Apple Released Confidential License Terms with Nokia While Sanctioning Samsung for Role in Leaks

Last October, Apple filed a motion seeking sanctions against Samsung and its outside lawyers, accusing both of unlawfully sharing sensitive data about Apple's 2011 patent license agreement with Nokia. Specifically, the motion stated that a Samsung executive informed Nokia that the terms of the patent settlement were "known to him", and used that information to negotiate other patent agreements in Samsung’s favor. The license terms between Apple and Nokia were marked "Highly Confidential - Attorneys' Eyes Only", but were shared with other Samsung employees.

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In January, Judge Paul S. Grewal ruled against imposing sanctions on Samsung, instead choosing to solely penalize the company's law firm, Quinn Emanuel. Now however, FOSS Patents is reporting that Apple released its confidential license terms with Nokia and the NEC while seeking sanctions against Samsung for its role in the leaks.

The license terms were viewable in a publicly accessible court proceedings document on the Internet for four months before they were removed, as Samsung has filed a new motion asking the court to reduce the penalties against its law firm:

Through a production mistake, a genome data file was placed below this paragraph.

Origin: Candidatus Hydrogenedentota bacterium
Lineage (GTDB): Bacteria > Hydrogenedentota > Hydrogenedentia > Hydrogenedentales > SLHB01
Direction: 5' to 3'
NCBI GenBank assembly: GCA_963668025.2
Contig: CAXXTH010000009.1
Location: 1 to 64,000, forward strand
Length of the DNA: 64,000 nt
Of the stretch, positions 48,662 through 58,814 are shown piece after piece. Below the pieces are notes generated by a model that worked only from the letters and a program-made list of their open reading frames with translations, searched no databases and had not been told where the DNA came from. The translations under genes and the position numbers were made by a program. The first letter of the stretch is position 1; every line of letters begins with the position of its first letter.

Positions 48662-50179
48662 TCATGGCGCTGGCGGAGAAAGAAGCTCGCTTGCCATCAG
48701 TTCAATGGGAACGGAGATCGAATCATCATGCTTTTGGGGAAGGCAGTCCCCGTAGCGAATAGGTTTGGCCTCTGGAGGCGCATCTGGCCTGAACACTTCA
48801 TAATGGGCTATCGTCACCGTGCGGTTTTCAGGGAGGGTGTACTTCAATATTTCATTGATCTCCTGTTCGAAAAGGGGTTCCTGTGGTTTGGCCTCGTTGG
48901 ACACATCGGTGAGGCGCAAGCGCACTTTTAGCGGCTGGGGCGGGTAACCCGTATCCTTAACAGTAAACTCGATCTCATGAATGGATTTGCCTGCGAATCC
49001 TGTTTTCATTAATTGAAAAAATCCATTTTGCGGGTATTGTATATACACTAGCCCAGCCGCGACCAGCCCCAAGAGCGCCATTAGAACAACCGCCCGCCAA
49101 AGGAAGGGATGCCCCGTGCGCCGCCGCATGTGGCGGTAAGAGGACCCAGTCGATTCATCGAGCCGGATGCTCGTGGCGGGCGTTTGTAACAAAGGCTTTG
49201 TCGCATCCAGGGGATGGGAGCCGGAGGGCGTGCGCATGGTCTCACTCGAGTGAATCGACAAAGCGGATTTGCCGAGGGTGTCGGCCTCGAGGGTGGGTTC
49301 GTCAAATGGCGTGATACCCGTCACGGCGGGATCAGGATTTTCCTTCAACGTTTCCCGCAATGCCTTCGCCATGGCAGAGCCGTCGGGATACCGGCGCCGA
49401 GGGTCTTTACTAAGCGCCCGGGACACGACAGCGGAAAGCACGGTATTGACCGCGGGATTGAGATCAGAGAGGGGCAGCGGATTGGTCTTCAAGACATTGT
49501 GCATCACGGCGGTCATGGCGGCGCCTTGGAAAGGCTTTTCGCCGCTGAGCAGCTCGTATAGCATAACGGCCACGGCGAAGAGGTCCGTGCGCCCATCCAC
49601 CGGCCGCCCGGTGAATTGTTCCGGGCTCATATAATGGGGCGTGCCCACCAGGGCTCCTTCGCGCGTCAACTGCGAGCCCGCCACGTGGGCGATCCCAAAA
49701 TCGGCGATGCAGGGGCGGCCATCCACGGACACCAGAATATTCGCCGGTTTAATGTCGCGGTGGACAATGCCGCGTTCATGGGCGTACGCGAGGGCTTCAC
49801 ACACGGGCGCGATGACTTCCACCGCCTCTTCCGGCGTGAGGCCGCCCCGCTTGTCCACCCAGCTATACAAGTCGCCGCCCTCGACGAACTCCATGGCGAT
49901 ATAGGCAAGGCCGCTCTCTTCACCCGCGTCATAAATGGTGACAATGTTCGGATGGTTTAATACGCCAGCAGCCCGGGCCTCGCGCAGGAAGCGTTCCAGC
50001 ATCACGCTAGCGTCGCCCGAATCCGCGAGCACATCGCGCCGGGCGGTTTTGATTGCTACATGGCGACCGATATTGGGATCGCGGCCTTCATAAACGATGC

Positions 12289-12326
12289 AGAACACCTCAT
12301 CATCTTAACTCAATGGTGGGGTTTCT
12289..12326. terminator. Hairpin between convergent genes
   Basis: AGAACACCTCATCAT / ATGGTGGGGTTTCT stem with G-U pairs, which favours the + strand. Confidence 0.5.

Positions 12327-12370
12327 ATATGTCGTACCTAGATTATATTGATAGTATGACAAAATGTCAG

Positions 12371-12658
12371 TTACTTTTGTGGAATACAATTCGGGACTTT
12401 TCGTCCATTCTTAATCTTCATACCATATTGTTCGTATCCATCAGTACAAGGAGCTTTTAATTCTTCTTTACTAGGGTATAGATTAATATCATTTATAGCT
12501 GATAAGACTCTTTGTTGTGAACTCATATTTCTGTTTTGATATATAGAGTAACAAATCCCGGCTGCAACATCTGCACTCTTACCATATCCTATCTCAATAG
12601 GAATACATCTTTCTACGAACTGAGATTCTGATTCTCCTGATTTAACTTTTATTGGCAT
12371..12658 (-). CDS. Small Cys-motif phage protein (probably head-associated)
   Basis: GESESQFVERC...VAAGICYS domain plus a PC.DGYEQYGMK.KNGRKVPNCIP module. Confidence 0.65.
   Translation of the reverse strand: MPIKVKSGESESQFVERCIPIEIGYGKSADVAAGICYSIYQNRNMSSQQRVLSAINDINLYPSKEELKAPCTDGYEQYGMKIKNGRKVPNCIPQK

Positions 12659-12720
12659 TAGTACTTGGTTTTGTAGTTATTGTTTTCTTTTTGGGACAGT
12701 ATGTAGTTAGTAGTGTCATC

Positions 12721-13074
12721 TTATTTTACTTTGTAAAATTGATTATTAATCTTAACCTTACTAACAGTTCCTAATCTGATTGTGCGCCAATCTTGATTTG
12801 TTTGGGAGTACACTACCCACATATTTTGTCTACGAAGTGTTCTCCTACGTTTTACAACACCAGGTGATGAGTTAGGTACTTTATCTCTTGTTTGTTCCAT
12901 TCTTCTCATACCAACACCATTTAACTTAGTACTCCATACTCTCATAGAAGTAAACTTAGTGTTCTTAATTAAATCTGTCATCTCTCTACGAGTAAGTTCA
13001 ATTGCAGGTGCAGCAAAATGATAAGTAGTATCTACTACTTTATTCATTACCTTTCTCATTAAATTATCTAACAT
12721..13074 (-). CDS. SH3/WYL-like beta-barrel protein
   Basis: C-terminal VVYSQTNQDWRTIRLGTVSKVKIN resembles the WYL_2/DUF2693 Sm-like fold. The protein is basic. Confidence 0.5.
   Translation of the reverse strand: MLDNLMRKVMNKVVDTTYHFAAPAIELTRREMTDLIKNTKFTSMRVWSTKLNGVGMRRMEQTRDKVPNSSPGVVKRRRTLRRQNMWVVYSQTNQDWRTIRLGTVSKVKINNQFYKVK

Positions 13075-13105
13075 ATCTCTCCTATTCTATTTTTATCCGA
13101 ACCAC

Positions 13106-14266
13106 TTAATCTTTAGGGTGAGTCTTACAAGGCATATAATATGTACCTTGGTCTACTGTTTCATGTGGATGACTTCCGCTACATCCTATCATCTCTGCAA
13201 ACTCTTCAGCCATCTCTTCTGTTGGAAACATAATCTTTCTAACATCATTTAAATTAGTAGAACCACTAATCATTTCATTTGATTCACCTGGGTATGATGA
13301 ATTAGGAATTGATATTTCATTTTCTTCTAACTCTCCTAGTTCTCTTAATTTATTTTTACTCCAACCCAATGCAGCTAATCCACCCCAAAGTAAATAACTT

Apple's and Nokia's scorched-earth approach to Samsung's inadvertent disclosure, and the amount of the concomitant fees Apple and Nokia incurred in pursuing those efforts, must be juxtaposed against the fact that Apple had simultaneously posted (and Nokia neglected to notice) this information on the Internet for all the world to see. The fee award should be reduced accordingly.

Samsung also added in its filing that Apple should now be required to provide information as to what happened based on "transparency and evenhandedness." A hearing on Samsung's new motion against Apple is scheduled to take place on April 8, as the company also states it may seek further sanctions against Apple after reviewing other information about the situation.

The new motion comes before a second patent infringement lawsuit between Apple and Samsung is set to begin on March 31, 2014. Samsung will only have four patents claims to bring to the upcoming trial, as Judge Koh invalidated two of its patent claims in January.

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84 months ago

My god, when is someone going to start MacLegalRumors so I don't have to read all this legal crap here? Please just make it stop.

Yes please. Enough with the Apple/Samsung patent stories. Or at least throw them off to the sidebar.

Why not just read the title and decide to skip the article? ;)

As a great scholar once parodied: